Dan Hill has posted a “primer” on key themes of his City of Sound blog, which personally I find depressing because trying to match his prodigous output and insight is a futile act on my part.
In his list is this post on the lack of user adaptability in the Apple iPod. He rightly points out the contrast between the hardware and the software of the iPod, the former which is encapsulated and sealed (literally), and the latter which is amenable to updating and moderate customization. When the hardware is seen as so aesthetically “perfect” and pure, why allow it to be sullied with crass modifications?
So, Apple have produced a series of beautifully near-perfect products - honed, polished, focused, designed to be “one-reading-only”. For this, their team is rightly lauded I think. However, as a result of this near-perfection, the effect of each slip will be grossly amplified, as each product feels so finished that users don’t think they can adapt; they don’t feel part of a process of evolution. Apple need to find a way of retaining their quite brilliant pursuit of simplicity and attention to detail whilst also enabling change in their products - visibly enabling adaptation and seeing design as an experiential process after point of sale. In this way, they’d not only engage a generation who need a way in to technology, but nurture a generation who want to get involved in the product, modifying it over time.
He goes on to say:
Because the product wasn’t designed to look and feel as if it could change, the product itself appeared to be perfect, impervious to the ravages of time. Time in this instance manifests itself in the inevitable dying of the light in the battery. The product suffers this alright - after 18 months, your iPod’s functionality - the screen, the tunes, your lived experience with your music, your ratings, your playcounts - fades away in your hands like a ghost. You are left with a seemingly hollowed-out husk where once a great product lay, unable to breathe life back into your iPod, unable to see the battery, unable to see how you’d replace it. No matter how many times you revolve the gorgeous beast in your hands, there is simply no way in - and no way out for the festering, dead battery.
This statement I found personally meaningful, as my second iPod just died a couple of weeks ago. Its failure, like the first was the hard drive, however, not the battery. It would just continually keep rebooting, and giving the “click of death” as it has come to be known. Several websites recommended giving it a good whack, the theory being that it’s sometimes the connector to the drive that comes loose and the drive itself is still fine and a firm pounding will jog it tight again. But in my case to no avail. Two times, both out of warranty. In both cases they were just sitting stationary happily playing music, had been babied in padded cases their entire young lives, never dropped, and poof. Bye bye.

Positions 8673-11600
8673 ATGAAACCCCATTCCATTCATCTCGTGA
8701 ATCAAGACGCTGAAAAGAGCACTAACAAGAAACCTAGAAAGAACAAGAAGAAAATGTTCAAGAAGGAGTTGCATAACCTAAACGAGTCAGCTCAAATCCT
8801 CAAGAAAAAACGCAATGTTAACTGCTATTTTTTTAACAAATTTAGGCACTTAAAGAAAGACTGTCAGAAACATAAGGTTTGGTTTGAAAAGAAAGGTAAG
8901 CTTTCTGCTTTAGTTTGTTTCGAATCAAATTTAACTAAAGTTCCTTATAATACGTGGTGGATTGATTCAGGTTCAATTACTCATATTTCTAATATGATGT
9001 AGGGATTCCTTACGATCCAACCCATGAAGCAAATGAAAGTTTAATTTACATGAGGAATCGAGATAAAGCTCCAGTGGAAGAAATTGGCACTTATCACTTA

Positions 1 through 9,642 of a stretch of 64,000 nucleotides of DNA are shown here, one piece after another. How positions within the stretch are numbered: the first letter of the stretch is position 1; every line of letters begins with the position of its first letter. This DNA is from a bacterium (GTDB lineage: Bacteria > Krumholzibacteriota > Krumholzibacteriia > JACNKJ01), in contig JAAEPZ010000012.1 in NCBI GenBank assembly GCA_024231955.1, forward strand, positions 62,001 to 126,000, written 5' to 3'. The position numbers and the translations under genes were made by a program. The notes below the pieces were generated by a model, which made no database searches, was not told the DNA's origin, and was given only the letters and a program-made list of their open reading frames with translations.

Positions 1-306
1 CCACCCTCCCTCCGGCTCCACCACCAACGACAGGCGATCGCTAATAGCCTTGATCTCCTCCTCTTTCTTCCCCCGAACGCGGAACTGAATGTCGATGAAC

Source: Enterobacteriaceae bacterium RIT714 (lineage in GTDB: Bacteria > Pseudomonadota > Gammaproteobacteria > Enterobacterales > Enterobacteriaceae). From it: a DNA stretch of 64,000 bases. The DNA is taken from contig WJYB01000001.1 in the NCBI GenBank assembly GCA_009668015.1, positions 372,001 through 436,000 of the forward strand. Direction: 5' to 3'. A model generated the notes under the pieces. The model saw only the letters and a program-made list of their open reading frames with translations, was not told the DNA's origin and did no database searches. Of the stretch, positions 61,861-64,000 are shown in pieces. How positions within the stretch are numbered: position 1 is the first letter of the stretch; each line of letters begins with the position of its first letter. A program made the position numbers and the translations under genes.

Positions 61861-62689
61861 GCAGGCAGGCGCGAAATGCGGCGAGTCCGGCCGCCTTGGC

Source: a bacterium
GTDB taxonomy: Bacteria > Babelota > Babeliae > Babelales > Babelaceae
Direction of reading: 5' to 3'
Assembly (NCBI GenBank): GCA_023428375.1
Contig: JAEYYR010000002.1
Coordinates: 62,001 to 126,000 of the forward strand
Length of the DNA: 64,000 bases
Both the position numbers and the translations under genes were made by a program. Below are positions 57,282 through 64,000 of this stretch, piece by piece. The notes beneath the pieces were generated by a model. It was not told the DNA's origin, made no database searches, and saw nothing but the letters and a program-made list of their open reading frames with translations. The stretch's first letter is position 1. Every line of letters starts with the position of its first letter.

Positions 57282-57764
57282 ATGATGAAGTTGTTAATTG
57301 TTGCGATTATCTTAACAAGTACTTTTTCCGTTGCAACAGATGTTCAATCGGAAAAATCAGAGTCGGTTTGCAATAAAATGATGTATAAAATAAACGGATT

In a resonse to my review of his book Made to Break, Giles Slade cites the iPod as an example of a recent product that has been “deathdated” on purpose to make people buy new ones. Well, if this is Apple’s strategy (which I doubt), it is short-sighted. Customers will look elsewhere after a while, which is exactly what I intend to do (I’ll post more on my solution later). A cynic might say that Apple doesn’t care about being short-sighted since they are raking in massive profits and they’ll get while the going is good. But let’s remember that when the iPod first came out a few short years ago Apple’s offering was considered wildly over-priced, they were a niche company for niche users entering a new product category that itself was tiny and unproven. The iPod innards have been sealed off from customization, adaptation, and user maintenance right from the start. That would take some real guts to assume you could hoodwink people into dropping $400 every 12-18 months on such a speculative product.
I ascribe the choice of the sealed case to an aesthetic choice on the part of either Jobs or Ive or both (can you even distinguish? does it matter?). I know a lot of people who have worked for Apple, I know a few who do now, and I work for the company that designed a lot of their gear 20 years ago. The ethos then was much the same as it is now, for better or for worse. Sometimes it leads to problems like this (or the round puck mouse on the original iMac), but more often it leads to products that set the standard for everyone else. Would I like the “third way” that Dan describes above, of aesthetic purity + hackability? Absolutely. In the mean time I’ll take purity + flaws over clunkiness + hackability.